If even doing this sounds complicated, fear not; blogging platforms provide tools to help ensure you’ve ticked all the boxes for on-page SEO. Every platform should offer SEO tools either built in or as a plugin (We recently wrote a post comparing different blogging platforms). The Wordpress plugin Yoast SEO is a fantastic tool for anyone blogging with Wordpress. You input the keywords you’re targeting, and they help make sure you’ve got them in all the right places in the text. All the technical details like sitemaps to help the search engines are done automatically. It really couldn’t be easier, and even pros who know all the ins and outs of SEO use tools like this as time savers.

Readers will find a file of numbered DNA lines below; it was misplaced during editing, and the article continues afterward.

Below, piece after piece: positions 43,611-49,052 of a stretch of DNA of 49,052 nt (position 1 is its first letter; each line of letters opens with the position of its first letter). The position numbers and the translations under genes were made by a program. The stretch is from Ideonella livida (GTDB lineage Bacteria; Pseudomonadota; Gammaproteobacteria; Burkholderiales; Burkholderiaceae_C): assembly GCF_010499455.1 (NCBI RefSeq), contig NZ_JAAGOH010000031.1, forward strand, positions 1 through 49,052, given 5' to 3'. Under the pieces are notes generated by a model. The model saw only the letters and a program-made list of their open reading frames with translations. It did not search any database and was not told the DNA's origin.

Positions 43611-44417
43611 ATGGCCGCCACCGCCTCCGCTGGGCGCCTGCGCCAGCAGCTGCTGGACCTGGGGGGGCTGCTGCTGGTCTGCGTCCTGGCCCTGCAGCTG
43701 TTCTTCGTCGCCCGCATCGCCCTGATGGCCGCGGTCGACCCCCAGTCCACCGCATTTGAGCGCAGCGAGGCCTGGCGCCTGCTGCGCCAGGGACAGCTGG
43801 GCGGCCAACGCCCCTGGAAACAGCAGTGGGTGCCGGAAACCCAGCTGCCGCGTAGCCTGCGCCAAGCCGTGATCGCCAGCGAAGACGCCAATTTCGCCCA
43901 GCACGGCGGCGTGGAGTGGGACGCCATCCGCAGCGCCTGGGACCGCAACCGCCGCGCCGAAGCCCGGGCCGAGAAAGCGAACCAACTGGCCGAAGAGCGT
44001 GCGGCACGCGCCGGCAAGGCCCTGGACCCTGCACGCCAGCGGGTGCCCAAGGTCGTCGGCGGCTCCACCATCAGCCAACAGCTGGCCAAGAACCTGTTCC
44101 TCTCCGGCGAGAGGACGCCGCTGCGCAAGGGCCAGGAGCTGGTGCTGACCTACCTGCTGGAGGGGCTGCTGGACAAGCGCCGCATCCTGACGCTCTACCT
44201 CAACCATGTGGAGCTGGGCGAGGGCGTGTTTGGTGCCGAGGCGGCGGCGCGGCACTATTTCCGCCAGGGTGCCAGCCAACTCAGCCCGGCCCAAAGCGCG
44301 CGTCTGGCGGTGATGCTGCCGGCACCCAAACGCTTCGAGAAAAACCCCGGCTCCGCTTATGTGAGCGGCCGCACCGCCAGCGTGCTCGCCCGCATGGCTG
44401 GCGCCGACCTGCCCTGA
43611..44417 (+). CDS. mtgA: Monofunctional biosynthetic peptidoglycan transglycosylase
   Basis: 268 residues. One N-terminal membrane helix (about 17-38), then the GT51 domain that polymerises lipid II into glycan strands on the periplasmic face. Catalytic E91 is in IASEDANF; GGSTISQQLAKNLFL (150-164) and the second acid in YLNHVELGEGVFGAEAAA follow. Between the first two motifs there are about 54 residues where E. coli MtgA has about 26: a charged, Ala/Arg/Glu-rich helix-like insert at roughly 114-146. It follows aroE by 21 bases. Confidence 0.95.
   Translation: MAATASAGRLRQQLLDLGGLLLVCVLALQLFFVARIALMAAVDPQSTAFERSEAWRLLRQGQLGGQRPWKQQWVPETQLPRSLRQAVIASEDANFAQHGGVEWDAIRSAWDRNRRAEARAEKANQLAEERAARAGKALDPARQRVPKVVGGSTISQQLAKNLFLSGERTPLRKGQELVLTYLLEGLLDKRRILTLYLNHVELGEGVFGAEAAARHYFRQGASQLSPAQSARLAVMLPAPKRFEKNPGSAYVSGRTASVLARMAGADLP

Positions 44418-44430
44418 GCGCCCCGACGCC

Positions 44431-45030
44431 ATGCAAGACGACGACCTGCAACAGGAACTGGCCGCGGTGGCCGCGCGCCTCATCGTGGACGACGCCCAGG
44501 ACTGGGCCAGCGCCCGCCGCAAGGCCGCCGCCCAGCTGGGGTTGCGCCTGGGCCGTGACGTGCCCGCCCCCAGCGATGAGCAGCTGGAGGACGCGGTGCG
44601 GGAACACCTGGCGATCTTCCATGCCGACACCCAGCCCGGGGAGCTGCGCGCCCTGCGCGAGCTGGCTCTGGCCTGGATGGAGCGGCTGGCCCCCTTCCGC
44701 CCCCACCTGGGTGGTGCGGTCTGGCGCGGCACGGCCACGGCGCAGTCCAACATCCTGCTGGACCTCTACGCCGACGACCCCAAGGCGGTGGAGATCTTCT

Using the right keywords
Deciding on which keywords to target is actually a bit harder than it may seem. If you blog a lot, it’s not such a worry as the amount of content you generate should ensure you start showing up a lot in search engines. But if you’re using a blog to drive traffic to your commercial website, you’re likely only posting once or twice a week, and you need each post to be effective. When you pick a target keyword, you’ll be competing for the top spots in the results pages against other sites using that word or phrase. If they aren’t huge sites (of if you think you’ll eventually compete with them on traffic numbers) you can try to take them on and overcome them.